Wednesday, November 10, 2010

Guest Review: The Harvard Vulgate/Douay-Rheims

Many thanks to reader Theophrastus for this thorough review of the Harvard University Press The Vulgate Bible, Volume 1: The Pentateuch.

Below is his full review:

Harvard University Press, together with the Dumbarton Oaks Library, has launched a new book series called the "Dumbarton Oaks Medieval Library". The inaugural volume is a new version of the Pentateuch in a new reconstructed Vulgate and an updated Douay-Rheims translation; and the next release of books features the Prophets: (ISBNs0674055349, 0674996674, 0674060776). Although I have only spent a small amount of time with the new Pentateuch, I can say that it is easily the nicest Latin-English Bible diglot I have ever seen, and a worthy addition to any Bible collector's library.

The new Pentateuch volume is edited by Swift Edgar, a researcher at Dumbarton Oaks, and is quite generous in size with 36+ 1151 pages with 11 extra blank pages at the end. It is a hardcover, and the dimensions of the book are 8.4 x 5.5 x 2.3 inches (I know that is different from Amazon's listed dimensions, but I actually measured the book). This means that this book is nice and thick, and it features creamy thick paper with very generous margins (7/8" on the top and sides, and usually over an inch on the bottom) and nice, big print (I'm guessing 11 point.) This is a book for taking notes, and best of all, has minimal bleed-through. There is a single ribbon for keeping one's place.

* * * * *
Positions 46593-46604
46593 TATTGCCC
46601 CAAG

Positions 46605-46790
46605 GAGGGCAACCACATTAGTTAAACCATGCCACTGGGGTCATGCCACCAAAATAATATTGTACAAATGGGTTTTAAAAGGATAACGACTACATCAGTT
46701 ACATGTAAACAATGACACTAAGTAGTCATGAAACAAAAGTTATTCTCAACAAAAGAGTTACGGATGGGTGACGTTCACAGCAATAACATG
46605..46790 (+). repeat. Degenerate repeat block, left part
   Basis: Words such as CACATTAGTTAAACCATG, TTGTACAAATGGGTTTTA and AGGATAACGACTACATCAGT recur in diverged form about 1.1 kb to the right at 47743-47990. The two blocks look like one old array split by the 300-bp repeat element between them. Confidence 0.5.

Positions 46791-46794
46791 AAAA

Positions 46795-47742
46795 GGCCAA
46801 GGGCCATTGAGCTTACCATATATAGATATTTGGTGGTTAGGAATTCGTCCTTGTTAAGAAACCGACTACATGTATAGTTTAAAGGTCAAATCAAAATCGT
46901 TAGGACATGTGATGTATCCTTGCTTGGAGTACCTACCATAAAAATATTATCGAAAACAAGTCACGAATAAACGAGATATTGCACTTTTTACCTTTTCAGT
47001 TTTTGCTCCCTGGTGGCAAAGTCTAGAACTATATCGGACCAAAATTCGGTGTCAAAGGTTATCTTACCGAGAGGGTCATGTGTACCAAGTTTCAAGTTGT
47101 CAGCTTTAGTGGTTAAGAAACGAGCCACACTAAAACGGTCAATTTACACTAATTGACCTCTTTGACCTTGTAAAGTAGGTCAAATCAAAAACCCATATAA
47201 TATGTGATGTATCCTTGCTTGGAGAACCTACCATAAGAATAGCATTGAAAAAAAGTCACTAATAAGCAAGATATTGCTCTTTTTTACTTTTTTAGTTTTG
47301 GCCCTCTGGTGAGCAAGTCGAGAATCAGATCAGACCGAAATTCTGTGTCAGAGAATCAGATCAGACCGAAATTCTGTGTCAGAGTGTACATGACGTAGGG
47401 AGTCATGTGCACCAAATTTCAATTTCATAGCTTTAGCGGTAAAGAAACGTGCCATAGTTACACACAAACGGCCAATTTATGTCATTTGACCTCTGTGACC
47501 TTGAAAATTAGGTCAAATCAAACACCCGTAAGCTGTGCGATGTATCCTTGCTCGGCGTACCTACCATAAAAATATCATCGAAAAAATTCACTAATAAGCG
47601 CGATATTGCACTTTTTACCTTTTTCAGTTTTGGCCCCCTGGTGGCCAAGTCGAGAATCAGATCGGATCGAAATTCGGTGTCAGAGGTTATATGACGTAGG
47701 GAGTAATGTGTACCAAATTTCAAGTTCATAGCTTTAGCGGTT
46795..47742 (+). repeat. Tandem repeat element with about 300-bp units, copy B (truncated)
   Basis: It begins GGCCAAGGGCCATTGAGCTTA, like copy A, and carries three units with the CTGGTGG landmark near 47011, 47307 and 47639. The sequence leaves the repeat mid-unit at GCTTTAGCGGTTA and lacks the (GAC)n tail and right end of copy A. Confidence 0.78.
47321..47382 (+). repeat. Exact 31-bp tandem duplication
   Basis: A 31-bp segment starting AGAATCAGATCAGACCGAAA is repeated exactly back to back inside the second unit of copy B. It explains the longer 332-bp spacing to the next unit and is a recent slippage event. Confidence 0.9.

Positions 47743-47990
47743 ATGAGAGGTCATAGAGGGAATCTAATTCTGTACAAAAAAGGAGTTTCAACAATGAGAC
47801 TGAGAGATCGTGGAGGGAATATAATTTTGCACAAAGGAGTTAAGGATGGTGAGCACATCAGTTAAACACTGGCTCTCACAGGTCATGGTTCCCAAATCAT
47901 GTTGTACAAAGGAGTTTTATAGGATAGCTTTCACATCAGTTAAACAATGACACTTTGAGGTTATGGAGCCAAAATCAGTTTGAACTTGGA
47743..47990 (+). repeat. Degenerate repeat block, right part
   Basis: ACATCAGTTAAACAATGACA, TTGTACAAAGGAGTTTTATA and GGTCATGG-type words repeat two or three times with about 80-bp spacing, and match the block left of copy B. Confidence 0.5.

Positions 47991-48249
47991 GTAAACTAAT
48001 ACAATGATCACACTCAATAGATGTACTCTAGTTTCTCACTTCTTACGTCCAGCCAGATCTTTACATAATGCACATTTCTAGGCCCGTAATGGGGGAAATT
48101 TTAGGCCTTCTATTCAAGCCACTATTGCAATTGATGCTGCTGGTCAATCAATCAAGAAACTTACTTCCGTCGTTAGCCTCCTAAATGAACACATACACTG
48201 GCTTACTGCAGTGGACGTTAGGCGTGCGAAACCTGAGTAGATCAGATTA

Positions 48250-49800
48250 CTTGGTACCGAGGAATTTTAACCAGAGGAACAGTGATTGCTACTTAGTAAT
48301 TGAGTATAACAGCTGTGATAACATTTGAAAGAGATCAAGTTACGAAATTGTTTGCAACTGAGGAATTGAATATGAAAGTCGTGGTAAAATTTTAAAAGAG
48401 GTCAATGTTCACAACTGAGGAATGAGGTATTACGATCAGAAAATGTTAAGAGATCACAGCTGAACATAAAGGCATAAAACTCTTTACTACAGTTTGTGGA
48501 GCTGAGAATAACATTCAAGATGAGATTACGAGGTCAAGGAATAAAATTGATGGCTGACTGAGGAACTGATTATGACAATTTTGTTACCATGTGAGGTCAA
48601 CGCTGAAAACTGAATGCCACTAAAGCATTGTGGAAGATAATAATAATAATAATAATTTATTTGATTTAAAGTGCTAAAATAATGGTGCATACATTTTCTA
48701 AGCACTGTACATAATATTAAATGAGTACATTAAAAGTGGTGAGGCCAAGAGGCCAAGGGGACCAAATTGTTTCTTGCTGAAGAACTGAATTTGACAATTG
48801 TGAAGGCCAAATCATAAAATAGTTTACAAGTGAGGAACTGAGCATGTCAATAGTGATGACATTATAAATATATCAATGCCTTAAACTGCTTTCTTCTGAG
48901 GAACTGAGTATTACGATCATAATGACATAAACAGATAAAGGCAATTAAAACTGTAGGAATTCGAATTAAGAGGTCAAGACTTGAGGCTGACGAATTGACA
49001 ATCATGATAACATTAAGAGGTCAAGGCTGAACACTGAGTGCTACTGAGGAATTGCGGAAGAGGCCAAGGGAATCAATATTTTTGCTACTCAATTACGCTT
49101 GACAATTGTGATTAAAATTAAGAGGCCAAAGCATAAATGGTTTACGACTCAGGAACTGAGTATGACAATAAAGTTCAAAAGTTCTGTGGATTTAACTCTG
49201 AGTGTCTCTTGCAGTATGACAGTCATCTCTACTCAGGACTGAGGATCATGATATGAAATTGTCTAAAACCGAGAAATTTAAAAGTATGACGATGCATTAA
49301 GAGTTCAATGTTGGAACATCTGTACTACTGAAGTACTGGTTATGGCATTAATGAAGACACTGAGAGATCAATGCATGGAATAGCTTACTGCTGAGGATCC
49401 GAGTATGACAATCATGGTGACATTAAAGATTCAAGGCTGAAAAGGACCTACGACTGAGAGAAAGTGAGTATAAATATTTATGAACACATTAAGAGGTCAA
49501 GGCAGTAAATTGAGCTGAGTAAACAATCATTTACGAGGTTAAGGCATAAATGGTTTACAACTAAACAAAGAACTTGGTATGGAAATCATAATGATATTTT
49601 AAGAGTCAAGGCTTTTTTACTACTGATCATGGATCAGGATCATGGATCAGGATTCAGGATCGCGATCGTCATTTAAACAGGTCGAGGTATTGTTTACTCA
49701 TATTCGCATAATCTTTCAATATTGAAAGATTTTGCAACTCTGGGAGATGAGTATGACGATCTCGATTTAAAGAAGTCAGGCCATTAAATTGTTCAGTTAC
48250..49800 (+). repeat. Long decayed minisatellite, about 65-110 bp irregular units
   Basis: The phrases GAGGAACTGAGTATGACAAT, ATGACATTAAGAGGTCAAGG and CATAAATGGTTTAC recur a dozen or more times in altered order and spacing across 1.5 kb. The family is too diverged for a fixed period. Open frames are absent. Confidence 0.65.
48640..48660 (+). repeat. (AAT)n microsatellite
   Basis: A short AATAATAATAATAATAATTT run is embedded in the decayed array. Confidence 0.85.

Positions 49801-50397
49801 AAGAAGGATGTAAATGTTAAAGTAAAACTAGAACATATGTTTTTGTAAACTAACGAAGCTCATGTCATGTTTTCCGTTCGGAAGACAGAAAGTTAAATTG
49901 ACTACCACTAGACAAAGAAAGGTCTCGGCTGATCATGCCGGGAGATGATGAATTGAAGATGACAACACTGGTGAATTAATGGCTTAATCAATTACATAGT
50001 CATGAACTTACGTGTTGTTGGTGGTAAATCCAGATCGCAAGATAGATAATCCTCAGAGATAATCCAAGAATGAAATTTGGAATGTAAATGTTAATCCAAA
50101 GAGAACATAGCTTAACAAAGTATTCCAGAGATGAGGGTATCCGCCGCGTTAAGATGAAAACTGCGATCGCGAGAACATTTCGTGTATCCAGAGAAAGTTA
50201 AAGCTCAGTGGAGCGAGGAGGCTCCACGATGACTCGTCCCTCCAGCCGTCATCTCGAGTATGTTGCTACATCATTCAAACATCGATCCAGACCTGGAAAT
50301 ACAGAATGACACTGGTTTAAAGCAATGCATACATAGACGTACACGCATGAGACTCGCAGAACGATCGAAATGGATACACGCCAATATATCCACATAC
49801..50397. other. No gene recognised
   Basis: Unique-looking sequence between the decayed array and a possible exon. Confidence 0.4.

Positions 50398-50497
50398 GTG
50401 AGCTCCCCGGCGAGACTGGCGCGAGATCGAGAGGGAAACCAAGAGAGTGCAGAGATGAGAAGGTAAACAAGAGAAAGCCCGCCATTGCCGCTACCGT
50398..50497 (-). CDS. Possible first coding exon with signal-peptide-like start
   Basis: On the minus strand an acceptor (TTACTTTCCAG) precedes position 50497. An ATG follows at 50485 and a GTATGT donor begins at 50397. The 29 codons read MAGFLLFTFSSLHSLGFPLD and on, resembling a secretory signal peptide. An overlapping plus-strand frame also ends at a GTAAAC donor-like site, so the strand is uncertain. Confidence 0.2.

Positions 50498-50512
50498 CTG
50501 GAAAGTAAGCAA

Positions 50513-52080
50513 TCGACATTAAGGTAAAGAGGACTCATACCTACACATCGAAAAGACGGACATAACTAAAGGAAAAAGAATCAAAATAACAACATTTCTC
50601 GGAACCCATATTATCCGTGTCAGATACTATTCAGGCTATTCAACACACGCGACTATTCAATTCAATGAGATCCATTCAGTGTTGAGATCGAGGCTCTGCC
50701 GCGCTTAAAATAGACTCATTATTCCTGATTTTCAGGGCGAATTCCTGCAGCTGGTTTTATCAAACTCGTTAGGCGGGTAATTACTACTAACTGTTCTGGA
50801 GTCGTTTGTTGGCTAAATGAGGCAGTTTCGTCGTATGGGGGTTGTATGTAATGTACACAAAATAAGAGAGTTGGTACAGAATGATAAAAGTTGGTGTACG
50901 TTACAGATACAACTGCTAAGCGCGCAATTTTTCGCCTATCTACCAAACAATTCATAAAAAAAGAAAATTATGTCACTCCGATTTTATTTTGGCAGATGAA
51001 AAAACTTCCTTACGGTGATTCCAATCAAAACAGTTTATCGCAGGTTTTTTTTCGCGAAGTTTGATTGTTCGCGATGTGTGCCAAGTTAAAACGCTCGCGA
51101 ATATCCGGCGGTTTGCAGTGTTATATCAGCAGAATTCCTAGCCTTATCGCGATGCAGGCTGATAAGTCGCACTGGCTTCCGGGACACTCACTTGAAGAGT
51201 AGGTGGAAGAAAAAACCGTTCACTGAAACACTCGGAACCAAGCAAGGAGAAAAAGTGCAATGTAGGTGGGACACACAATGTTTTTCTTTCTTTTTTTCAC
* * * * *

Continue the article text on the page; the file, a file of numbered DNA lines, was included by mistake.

The text is rather interesting. The editor presents substantial evidence that Gregory Martin began his translation in 1578 and (after proof reading by two fellow professors) completed it 676 days later, with publication being delayed until 1609-1610 by the exile to Rheims. This of course is consistent with introductory "To the right vvelbeloved English reader" which states that the Bible was translated"about thirtie yeares since" but "as for the impediments, which hitherto haue hindered this worke, they al proceded (as manie do know) of one general cause, our poore estate in banishment."

The English text is revised from the 1899 revision of the Challoner's revision of the Douay. Punctuation and transliteration of proper nouns and adjectives have been brought into modern practice; also, some printer errors in the 1899 version have been corrected by reference to the original Challoner 1750 and 1752 versions. "In addition, the whole text has been prepared according to the guidelines of the fifteenth edition of the 'Chicago Manual of Style.' This policy has resulted in significant alterations to Challoner's edition, which superabounds in colons and commas, lacks quotation marks andbegins each verse on a new line.... In contrast to most English Bibles, this volume renders all of the text as prose, even the partsthat were originally in verse, since neither the Latin nor the Englishis poetic." All of Challoner's notes have been excised, although the text keeps Challoner's chapter summaries.